Internship with Miami Beach leads to full-time job


Carlos Tamayo’s work as a civil engineer for the City of Miami Beach includes monitoring sea levels, flooding and groundwater intrusion.


Doctoral candidate’s research on sea level rise helped prepare him for city engineering job

When Carlos Tamayo started sitting in on meetings between FIU and the City of Miami Beach, he had no idea the experience would eventually lead to a career in local government.

As a doctoral candidate researching sea level rise, Tamayo was interested in the university’s collaboration with the city to mitigate the effects of climate change.

Because of his involvement in those early committee meetings, Tamayo was given the opportunity to present his research – which focuses on barrier systems that may be able to protect coastal areas – to the group.

When city officials announced they had internship openings for graduate students from FIU, Tamayo applied for the position through Panther JobLink immediately. He was hired by the public works department and, after just four months on the job, Tamayo found himself working fulltime as a civil engineer for the city.

“The opportunity to work in Miami Beach – because of what they are doing with sea level rise – was huge to me,’’ said Tamayo, who earned his master’s degree in environmental engineering from FIU in 2010. “When I applied for the internship, I certainly hoped it might become fulltime. It just happened quicker than I thought.’’


Carlos Tamayo turned a successful internship with the City of Miami Beach into a fulltime position as a civil engineer with the city.

Tamayo is the first FIU student intern to be hired by the city full time. City engineer Bruce Mowry, who hired Tamayo, said he was the city’s top choice – for two positions.

“Carlos is an outstanding young engineer who is eager to learn new things and take on more responsibilities,’’ Mowry said. “The environmental group wanted him but the engineering group was able to show that he was more valuable to the city in our department.”

While Tamayo’s research was not the deciding factor – Mowry said he would have hired Tamayo regardless – it did help.

“His work on developing a model to be used for planning for the future is a critical activity to meet the challenges of climate change and sea level rise,” he said.

Through a partnership with FIU, the city provides as many as 24 internship positions each year to undergraduate and graduate students in everything from arts, history and culture to transportation, engineering, public administration and the environment.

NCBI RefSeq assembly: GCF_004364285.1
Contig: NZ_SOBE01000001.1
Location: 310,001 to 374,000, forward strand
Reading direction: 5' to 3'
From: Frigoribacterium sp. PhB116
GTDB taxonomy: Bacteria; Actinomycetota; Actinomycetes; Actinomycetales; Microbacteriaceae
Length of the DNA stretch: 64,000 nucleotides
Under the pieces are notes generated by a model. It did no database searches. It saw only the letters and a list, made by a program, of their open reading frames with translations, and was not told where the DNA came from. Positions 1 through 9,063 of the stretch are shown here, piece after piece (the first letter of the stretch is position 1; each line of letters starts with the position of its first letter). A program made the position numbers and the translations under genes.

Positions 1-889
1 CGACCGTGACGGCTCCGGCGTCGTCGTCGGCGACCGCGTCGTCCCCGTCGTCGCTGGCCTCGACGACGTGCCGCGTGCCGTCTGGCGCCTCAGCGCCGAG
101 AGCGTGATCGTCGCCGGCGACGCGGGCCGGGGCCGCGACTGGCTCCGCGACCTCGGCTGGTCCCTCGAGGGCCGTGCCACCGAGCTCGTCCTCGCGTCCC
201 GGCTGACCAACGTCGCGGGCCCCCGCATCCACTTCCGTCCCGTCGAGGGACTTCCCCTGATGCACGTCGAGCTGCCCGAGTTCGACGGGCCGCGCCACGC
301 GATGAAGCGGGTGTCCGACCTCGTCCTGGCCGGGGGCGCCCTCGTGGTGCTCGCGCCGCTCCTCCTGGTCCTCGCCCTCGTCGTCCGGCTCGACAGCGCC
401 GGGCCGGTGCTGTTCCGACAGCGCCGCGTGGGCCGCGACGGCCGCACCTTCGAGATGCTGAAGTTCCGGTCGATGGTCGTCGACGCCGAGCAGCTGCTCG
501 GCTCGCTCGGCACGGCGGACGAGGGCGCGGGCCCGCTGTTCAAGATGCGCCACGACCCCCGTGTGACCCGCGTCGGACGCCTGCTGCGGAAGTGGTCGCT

“The opportunities this partnership presents for us and the FIU family are truly worlds ahead as we continue to build our commitment to education,” said Miami Beach City Manager Jimmy L. Morales.

The university’s collaboration with the city extends beyond internships.

FIU participated in the city’s centennial celebration last year and is also assisting in the areas of transportation, education and youth development.

“Our partnership with the City of Miami Beach has led to so many great opportunities for our students, staff and faculty,’’ said Caryn Lavernia, assistant vice president in the Office of Engagement, which oversees the partnership. “It’s so gratifying to see that one of our talented students is now following his dream in such a meaningful way.’’

Tamayo said he is happy that his work at FIU may have real-world implications in Miami Beach – and possibly beyond.

“My research is around the assessment of engineering solutions for sea level rise,’’ he explained. “My benchmark is Miami Beach but there are potential applications worldwide.”

It’s an issue he believes Miami Beach is taking seriously – and working hard to tackle.

“From a technical aspect, compared to other coastal cities, Miami Beach has done so much more,’’ he said. “The issue is so severe but in terms of adaptation strategies and execution of projects, we are leading the way.’’

The City of Miami Beach will accept internship applications for the Summer 2016 semester from Feb. 1 to March 4. To apply, click here. For information on the program, call Alexina Alonso at (305) 348-3476.